When it comes to the reasons for baldness, we’ve heard so many stories and fallacies that we don’t know where to begin debunking them. The public can blame anything. It is impossible to cover all the misconceptions about hair loss, so we’ll focus on the four most common ones.
Clean Means Hairy
According to this hypothesis, excess oil, air pollutants, sebum, and dead cells build up around the hair shaft, suffocate the hair, and prevent it from growing back. The following issue arises: “How can there still be hair on the sides and back of the head?” Experts in trichology may explain that these hairs develop downward to shield the hair from the buildup of the poisonous substance that would otherwise reach the hair shaft and follicle. However, this is not the case.
Men who are clean but still have full heads of hair, as well as those who are filthy but still have full heads of hair, contradict the assumption that a dirty scalp is the cause of hair loss. Hair loss in both men and women would be accelerated in areas where personal hygiene opportunities and resources are limited if this idea is accurate. Of course, this is entirely false. Isn’t the entire scalp bald if it’s covered in dirt?
The best way to improve the appearance of your hair is to practice appropriate scalp and hair maintenance, including regular shampooing. Although this will not stop hair loss or cause it to regrow, it is a viable option.
Faulty Freeway System
Some barber and beauty schools still teach the “faulty motorway system” idea when it comes to hair loss, which is one of the most common myths concerning hair loss.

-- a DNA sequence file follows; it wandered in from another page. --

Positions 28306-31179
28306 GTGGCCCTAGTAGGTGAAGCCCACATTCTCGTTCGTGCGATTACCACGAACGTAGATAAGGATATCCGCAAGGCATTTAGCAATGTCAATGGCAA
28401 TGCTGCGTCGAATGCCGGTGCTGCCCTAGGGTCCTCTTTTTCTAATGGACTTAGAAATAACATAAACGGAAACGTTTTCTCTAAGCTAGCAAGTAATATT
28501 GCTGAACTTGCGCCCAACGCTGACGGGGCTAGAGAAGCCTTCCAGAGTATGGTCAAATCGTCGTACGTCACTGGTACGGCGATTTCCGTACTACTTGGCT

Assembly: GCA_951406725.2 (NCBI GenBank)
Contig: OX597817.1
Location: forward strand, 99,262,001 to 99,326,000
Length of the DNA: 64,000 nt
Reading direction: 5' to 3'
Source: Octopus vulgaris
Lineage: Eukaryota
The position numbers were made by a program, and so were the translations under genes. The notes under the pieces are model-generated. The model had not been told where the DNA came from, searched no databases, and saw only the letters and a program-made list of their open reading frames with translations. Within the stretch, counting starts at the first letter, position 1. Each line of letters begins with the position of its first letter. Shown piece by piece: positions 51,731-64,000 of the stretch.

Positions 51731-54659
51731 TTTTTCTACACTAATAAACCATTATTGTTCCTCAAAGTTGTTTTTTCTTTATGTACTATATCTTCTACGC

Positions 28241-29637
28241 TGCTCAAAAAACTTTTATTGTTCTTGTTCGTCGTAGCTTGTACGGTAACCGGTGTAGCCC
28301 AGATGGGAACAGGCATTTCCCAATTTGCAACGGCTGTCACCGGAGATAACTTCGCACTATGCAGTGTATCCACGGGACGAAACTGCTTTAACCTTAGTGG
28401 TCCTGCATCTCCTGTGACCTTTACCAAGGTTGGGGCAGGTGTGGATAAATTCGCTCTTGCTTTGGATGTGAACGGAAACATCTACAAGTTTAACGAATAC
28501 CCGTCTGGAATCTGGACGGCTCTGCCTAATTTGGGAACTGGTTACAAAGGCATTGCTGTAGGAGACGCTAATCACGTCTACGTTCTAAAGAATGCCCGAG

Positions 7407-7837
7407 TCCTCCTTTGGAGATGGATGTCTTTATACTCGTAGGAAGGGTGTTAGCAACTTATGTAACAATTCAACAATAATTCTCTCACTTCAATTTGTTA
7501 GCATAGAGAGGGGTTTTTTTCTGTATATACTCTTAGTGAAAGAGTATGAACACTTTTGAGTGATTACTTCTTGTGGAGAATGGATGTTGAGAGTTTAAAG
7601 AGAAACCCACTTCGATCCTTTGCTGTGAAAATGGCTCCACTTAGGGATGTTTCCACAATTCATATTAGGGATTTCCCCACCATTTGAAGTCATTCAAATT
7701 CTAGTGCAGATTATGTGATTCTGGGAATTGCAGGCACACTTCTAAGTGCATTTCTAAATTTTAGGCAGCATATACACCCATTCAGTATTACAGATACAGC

This notion is based on the observation that the upper part of the scalp receives less blood flow than the bottom part. Toxins can build up in the hair follicles because of this putative “flaw” in the circulatory system—the flawed highway system.
As a result, the hair begins to starve and fall out. Even if you don’t have to wear headgear for your job, wearing a hat or other headgear can exacerbate an already depleted flow of blood. What happened? Loss of hair.
The left and right carotid arteries supply the scalp with blood, extending upward from the heart, around the ears, and up to the very top of the head. As a result, if the circulatory system determined baldness, then all men and women would have a central line of baldness that begins at the crown of the head, extends to the frontal hairline, and widens toward the ears over time. This is not the case.
Instead, thinning the hair above the temples is the most common early symptom of common baldness in most males. Temporal recessions, or the ‘V’ recessions on the hairline sides, are the result of this. In contrast to the top of the head, this area receives more blood flow, yet baldness occurs here.
The circulatory system and hair loss are not linked in any way, shape, or form. Between 35 and 55, you’re more likely to notice unwanted hair growth on your eyebrows, ears, and nose. How can the circulatory system possibly be to blame for this occurrence? Are all men capable of experiencing increased blood flow to their ears and nose in their middle years without apparent cause? Although it’s feasible, it’s not likely.
Dr. Norman Orentreich’s experiment in 1955 is the final nail in the coffin of the hypothesis of a diminished blood supply. Using intact follicles from the back of a patient’s head and bald grafts from the top of the same patient’s head, he transplanted a 4-millimeter hair graft and a 4-millimeter bald graft.